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Is this structure being used in English: "Can you be free not to do something"? [closed]

On an Instagram page, I heard of a structure being used when you actually ask someone not to do something. The structure was: "Can you be free not to Infinitive...?" For example: Can you be ...
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Why can you say “not only will I” but not “not only I will”?

Given: Not only will I be skipping the breakfast, but the lunch too. Not only ❌I will be skipping the breakfast, but the lunch too. Why does sentence (2) sound so terribly wrong? Why is sentence (1) ...
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Is the sentence below ambiguous? [duplicate]

The sentence is: “X is not legal in all contexts.” Couldn’t the logical negation be interpreted as applied to either “legal” or “legal in all contexts”, the former would result in “X is illegal in all ...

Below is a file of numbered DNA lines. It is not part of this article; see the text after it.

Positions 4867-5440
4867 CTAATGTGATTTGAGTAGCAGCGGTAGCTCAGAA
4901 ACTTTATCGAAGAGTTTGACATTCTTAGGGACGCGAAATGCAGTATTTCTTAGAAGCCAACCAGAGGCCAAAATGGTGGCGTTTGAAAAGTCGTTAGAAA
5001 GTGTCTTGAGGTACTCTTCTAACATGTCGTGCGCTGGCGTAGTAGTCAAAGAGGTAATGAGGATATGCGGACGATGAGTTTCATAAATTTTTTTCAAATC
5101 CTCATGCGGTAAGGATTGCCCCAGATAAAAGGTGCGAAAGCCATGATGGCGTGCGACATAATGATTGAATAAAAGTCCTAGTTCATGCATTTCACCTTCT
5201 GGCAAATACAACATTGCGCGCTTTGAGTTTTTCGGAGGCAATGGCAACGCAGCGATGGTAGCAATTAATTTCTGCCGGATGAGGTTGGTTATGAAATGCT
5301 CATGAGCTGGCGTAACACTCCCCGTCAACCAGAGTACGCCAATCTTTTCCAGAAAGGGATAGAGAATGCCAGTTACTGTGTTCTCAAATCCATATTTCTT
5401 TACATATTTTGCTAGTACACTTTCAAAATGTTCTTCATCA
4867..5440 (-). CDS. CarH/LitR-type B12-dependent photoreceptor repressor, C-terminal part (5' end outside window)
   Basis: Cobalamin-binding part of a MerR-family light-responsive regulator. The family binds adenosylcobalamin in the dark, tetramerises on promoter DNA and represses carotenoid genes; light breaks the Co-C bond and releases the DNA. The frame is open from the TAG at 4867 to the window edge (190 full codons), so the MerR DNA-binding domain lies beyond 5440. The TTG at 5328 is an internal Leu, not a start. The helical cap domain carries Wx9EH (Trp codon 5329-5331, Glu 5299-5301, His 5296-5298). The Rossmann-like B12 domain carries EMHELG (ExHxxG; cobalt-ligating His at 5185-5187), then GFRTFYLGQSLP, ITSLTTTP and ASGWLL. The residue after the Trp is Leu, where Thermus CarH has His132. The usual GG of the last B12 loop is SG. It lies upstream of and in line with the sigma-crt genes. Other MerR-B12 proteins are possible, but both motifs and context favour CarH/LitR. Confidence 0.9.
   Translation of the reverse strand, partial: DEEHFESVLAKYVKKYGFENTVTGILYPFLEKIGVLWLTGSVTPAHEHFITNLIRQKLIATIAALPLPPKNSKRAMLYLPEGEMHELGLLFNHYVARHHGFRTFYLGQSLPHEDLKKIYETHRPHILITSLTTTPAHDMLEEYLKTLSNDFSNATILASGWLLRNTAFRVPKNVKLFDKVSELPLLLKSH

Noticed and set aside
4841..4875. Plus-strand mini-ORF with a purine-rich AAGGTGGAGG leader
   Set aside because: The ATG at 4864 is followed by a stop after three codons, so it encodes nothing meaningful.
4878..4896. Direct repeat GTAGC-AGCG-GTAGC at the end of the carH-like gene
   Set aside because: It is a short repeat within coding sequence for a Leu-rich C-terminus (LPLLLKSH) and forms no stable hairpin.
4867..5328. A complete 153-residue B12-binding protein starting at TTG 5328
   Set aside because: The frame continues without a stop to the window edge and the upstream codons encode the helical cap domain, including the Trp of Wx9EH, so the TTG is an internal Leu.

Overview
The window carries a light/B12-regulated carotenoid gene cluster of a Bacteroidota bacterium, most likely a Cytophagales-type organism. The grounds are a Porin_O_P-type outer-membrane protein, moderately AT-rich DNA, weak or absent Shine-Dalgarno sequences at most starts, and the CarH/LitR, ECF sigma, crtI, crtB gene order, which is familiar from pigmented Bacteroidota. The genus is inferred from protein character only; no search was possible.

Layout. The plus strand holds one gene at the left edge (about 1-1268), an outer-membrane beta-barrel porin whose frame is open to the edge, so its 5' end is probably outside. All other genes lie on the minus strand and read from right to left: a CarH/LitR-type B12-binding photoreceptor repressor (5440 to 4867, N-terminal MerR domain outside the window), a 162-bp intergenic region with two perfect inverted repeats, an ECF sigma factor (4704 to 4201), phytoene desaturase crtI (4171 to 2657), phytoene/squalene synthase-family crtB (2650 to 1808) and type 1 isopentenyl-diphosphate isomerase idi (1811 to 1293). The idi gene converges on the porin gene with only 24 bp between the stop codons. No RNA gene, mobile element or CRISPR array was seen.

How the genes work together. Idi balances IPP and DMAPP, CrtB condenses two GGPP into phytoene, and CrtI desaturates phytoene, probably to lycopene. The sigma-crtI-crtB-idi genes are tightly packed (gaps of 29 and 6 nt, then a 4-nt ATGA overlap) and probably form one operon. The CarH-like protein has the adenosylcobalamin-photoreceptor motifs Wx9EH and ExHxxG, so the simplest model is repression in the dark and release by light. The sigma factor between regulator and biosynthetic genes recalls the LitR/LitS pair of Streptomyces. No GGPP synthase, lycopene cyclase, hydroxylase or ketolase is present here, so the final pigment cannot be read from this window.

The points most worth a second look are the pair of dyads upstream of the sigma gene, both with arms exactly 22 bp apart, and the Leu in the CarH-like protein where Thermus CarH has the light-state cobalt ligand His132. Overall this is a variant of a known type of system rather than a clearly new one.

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What does "they both can't be selected" mean? [duplicate]

The sentence "They both can't be selected", does that mean (1) None of them can be selected or (2) They both can't make it at the same time, only one of them can ? If I, for example, want to ...
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negating contractions in Jane Austen

The novels of Jane Austen frequently contain constructions of the form auxiliary verb not which today are forbidden. We have Didn't you like it? Did you not like it? but *Did not you like it? Do we ...
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Is there a rhetoric term for using a pejorative positively or a euphemism negatively e.g. to loosen moral assumptions?

I'm not asking about contronyms or words that migrate from negative to positive connotations (e.g. "bad" or "gay") Examples: "I don't meant to just name-call. I mean to name-...